- Category: On the Road with the Grape Guy
(February 2021) ... During these Co-Vid times it's nice to be invited to anything and Azureau Wine & Spirits (agent in Ontario, Canada) put together a dandy tasting with senior winemaker Paul Hotker, of Bleasdale Wines in Australia, on the zoom call to talk about the wines and what makes them so unique when compared to the usual Aussie fare we see here in Ontario (and in many other places of the world); joining Paul is Robbie Potts - you'll figure out who he is as we go ...
First off, Bleasdale makes wine in the Langhorne Creek area of Australia, a place that is 10°C cooler than McLaren Vale - Langhorne is a pretty small place, making up only 6000 hectares of the total growing area of Australia; their average rainfall is 350 mm per year and they get 1520 heat degree days with an average temperature of 19.9°C.
Bleasdale was established as a winery in 1850, but the history really starts in 1836 when founder Frank Potts comes to Australia at the age of 21 ... By 1850 he had accumulated enough money to buy himself 120 acres to start a winery and for the first 100 plus years the winery made a name for themselves by making fortified wines. In 1961, the winery tried its hand at making a dry table wine, and as luck would have it, the first to come out was a Malbec; as Paul explained during the tasting, " Bleasdale is proud of its Malbec" and later during a tasting of the Broad-Side (reviewed below) he says "Malbec is the remedy to all red wine maladies" ... Paul came out with some other great bon mots that I will attribute to him a little later in this piece.
Today, Bleasdale Winery is 170 years old and they have jettisoned much of their fortified beginnings, now making 85% red table wines - they are also the second oldest family owned winery in Australia (Yalumba Winery is one year older than they are). And while fortified is not their mainstay as it once was, In another way they have not strayed far from their beginning, size-wise they are now 130 acres of vineyard (up only 10 acres from starting point) - and Paul likes to refer to themselves as "gardeners at heart". The vineyard makeup is mostly red varieties: Cabernet Sauvignon, Shiraz, Malbec, Grenache, Petit Verdot, Carmenere, Merlot and Mataro with Verdelho being the only white variety, which they turn into fortified wine (still staying close to their roots).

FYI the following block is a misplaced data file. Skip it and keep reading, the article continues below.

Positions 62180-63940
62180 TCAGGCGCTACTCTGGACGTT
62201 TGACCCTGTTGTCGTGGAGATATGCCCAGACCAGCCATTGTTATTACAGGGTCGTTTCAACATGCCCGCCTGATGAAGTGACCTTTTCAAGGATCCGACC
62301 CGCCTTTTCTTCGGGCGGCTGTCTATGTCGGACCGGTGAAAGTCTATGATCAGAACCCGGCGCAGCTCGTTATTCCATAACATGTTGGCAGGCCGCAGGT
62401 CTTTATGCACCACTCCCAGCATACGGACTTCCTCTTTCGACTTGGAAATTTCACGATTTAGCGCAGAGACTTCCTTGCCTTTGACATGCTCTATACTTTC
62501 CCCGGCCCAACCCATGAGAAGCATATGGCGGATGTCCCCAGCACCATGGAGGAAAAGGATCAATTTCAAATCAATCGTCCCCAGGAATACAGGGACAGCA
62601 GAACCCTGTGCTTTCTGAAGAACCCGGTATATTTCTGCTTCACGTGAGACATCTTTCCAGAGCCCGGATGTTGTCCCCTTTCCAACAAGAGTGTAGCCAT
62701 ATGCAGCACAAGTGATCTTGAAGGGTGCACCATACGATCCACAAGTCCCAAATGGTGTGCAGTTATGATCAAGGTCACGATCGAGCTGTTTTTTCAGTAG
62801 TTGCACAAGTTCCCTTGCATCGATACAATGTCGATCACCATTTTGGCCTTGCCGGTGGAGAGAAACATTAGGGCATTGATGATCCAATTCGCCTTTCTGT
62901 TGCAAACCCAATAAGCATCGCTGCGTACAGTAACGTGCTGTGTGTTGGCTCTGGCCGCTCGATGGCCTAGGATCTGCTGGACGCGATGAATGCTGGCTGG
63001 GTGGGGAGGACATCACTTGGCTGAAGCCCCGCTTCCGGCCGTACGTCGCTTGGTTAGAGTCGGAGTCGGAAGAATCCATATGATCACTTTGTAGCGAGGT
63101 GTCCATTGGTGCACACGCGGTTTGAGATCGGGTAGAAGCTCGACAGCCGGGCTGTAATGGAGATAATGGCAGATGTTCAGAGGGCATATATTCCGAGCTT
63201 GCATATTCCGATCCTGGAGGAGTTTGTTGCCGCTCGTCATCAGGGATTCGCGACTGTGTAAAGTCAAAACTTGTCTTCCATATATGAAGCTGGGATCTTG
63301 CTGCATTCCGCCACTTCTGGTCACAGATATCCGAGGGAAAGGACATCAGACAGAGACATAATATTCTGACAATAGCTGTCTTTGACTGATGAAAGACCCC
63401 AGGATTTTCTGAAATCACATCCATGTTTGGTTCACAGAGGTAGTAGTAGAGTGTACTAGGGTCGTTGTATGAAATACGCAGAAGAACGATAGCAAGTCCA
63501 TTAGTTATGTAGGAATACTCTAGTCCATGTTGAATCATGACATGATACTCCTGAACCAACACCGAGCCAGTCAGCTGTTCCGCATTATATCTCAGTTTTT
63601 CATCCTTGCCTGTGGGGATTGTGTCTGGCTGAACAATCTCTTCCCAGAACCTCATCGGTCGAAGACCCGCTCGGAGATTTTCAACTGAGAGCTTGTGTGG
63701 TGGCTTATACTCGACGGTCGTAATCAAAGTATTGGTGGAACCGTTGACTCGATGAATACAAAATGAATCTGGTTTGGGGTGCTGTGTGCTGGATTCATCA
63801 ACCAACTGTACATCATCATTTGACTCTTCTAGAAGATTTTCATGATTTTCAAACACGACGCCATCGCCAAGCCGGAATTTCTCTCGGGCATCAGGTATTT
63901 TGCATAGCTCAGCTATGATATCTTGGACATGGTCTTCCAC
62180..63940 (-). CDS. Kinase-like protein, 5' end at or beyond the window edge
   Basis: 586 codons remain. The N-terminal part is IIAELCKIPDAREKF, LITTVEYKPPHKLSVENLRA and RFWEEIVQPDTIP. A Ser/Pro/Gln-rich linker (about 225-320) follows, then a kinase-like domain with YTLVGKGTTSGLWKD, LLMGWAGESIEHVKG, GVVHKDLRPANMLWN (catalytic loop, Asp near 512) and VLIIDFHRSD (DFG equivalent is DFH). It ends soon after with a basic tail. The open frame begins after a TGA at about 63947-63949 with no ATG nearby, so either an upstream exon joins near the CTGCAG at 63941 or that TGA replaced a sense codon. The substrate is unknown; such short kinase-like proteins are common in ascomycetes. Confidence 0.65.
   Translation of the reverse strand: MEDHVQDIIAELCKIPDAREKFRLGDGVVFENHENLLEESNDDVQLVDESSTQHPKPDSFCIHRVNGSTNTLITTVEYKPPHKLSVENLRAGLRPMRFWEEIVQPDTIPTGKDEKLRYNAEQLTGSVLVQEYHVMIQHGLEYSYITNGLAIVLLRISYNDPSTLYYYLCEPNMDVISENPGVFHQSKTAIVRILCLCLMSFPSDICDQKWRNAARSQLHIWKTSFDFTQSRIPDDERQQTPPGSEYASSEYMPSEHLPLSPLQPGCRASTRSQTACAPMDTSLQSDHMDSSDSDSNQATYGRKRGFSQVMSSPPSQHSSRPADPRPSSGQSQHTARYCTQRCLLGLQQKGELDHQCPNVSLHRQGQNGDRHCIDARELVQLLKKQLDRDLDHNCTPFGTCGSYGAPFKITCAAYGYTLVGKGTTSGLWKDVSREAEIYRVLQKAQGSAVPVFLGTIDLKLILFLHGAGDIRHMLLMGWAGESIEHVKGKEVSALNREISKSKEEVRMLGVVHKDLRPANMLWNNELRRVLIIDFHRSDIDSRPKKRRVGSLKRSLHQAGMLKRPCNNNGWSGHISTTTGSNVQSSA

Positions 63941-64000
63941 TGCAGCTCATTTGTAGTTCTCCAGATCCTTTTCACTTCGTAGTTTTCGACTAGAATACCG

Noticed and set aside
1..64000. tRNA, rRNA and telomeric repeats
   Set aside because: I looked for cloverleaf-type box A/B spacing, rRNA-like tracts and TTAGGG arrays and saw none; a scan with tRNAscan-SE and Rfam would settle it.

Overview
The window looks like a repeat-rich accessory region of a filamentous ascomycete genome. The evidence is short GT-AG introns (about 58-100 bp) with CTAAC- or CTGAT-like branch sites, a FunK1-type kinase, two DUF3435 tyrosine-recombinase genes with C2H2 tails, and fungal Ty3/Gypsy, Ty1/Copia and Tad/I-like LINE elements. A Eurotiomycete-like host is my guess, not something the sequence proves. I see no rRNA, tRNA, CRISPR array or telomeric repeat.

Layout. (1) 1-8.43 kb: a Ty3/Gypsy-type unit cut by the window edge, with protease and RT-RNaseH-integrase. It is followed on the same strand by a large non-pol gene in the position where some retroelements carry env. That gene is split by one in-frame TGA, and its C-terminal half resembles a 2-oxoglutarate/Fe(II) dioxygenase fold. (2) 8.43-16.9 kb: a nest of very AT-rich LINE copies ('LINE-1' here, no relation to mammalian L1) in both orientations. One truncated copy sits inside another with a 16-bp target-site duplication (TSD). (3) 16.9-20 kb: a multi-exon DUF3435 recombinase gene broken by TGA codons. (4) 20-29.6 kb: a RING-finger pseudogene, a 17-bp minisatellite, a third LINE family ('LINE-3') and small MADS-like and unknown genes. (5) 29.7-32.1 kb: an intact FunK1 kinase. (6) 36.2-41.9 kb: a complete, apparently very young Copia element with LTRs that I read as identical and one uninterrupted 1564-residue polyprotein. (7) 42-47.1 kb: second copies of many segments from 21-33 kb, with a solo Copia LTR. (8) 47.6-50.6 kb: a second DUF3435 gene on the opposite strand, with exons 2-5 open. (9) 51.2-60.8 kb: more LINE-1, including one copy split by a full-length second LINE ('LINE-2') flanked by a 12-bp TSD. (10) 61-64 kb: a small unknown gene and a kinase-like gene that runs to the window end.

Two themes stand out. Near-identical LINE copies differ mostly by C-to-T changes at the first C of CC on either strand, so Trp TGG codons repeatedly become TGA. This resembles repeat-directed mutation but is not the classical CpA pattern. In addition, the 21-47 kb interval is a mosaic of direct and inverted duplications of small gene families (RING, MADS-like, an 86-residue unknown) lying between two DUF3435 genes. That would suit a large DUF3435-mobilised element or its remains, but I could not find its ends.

One of the things I noticed during the tasting was the beautiful acidity, which seems to be a hallmark of these wines - wonderful for food and a departure from what one is used to from Australian wine: "When you've got beautiful fruit just pick it", Paul said – that is his philosophy and that's how he makes his wines.
The Wines ...
2020 The Wild Fig
“It doesn't have to be complicated it's just a drink." – Paul
This Shiraz (67%), Grenache (23%), Mourvedre (10%) - might seem like an Aussie staple blend, but this one sees only 6 months in aged French oak puncheons and stainless steel, which helps to maintain the freshness: white pepper, cassis, raspberry, along with spicy notes and good acidity all materialize from the get-go ... As it sits open the red fruit comes out adding in some nice red licorice notes. (*** ½+)
“2018 is all about the palate, then the perfume." – Paul